A critically endangered pink iguana hatchlings have been discovered by scientists. The species is making a miraculous comeback and researchers have also found a juvenile population of iguanas—an endangered reptile on the only island in the Ecuadorian archipelago.
According to estimates, the iguana is considered critically endangered and there are only a few hundred left. “This discovery marks an important step, allowing us to chart a way forward to save the pink iguana,” Galapagos National Park Director Danny Rueda said in a statement Tuesday.
The iguanas, which can grow up to 18.5 inches (47 cm) in length, were first discovered by national park rangers in 1986. However, it took decades for scientists to recognize the pink iguana as a separate species from others on the island, Reuters reported.
The national park says the iguana population is threatened by introduced species to the island, particularly rats.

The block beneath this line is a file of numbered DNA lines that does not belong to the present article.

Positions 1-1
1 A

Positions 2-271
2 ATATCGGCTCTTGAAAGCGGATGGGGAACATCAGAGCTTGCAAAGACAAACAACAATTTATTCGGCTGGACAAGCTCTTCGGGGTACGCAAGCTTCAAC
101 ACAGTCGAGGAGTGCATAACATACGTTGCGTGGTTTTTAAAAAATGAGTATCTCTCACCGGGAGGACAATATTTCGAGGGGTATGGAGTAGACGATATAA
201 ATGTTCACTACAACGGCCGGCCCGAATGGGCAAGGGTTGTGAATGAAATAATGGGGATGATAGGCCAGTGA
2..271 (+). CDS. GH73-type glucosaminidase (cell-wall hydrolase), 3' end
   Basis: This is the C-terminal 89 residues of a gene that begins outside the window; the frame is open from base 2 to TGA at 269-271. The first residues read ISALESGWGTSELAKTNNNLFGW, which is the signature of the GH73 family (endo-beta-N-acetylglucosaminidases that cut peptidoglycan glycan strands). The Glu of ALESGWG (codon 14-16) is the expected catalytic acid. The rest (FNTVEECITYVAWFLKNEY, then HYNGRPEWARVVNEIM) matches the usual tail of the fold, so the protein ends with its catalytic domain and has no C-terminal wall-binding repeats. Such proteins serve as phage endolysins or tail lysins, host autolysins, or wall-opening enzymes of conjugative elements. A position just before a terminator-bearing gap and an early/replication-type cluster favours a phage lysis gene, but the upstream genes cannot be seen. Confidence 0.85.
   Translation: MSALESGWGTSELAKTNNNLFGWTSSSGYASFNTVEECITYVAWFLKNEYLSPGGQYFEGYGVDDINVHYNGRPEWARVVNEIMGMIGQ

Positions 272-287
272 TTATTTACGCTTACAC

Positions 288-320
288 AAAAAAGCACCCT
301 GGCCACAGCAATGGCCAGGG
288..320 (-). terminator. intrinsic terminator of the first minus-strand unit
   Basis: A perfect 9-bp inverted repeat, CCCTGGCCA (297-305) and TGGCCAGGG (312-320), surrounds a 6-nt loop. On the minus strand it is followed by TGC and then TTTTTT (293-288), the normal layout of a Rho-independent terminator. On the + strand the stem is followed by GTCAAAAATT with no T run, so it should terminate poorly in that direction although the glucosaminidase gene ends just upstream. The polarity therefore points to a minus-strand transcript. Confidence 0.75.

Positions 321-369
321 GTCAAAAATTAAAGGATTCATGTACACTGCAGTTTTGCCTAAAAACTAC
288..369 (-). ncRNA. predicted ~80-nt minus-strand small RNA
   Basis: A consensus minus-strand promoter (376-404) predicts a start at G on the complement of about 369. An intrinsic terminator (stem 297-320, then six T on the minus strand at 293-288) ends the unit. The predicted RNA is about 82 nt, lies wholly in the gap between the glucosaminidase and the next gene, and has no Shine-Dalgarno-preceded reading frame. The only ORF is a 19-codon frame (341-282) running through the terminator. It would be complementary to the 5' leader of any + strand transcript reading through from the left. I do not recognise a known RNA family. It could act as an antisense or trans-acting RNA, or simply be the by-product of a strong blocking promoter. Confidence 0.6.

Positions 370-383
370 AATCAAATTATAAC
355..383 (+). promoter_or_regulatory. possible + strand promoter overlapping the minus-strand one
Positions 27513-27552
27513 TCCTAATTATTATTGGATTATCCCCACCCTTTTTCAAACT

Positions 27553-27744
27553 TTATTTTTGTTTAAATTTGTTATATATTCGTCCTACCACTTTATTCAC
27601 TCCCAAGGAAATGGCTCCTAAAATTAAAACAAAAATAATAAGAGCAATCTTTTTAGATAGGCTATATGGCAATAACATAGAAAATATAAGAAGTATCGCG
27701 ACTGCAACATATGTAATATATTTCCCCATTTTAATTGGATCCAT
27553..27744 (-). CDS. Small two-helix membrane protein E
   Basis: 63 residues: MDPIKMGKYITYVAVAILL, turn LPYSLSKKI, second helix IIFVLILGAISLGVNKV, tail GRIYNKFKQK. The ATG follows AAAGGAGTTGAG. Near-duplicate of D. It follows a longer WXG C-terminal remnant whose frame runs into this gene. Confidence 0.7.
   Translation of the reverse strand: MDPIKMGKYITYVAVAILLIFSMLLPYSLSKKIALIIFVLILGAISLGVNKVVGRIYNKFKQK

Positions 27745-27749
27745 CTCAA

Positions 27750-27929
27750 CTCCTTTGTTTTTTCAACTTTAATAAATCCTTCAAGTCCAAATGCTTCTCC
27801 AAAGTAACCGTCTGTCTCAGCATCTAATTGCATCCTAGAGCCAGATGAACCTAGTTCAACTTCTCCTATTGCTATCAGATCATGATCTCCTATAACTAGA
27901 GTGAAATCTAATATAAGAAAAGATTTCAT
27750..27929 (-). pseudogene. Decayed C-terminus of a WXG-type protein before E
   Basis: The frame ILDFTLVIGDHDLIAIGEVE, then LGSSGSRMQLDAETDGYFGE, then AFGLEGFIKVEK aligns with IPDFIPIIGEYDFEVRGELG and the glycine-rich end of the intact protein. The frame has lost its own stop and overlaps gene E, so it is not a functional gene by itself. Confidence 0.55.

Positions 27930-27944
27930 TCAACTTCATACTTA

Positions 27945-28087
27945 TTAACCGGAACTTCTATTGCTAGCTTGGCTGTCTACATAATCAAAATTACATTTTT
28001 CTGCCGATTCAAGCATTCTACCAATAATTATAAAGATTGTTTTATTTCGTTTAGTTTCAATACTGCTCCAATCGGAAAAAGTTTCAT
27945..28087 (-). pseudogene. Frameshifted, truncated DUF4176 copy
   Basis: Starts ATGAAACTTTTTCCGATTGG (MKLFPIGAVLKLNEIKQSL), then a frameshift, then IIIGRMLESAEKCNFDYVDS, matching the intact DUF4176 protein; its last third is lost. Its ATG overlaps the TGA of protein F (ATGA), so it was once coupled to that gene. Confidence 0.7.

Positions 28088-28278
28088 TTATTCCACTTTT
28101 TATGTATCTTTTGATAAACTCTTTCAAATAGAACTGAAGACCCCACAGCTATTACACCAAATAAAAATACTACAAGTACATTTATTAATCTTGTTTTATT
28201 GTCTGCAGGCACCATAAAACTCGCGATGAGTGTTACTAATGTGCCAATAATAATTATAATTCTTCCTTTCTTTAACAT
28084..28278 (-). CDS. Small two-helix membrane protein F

“Knowing the aspects that make their existence vulnerable will allow us to take timely action, mainly against invasive species and thus avoid disrupting the natural cycle of this fragile ecosystem,” Rueda said.
The Galapagos Islands, with their unique wildlife, were a key force behind British scientist Charles Darwin’s theory of evolution. It is home to many species including giant tortoises, flightless cormorants and several species of iguana found nowhere else, including the pink iguana.
Wolf Volcano is one of the most remote sites monitored by the national park, which has established a research and observatory on its grounds.
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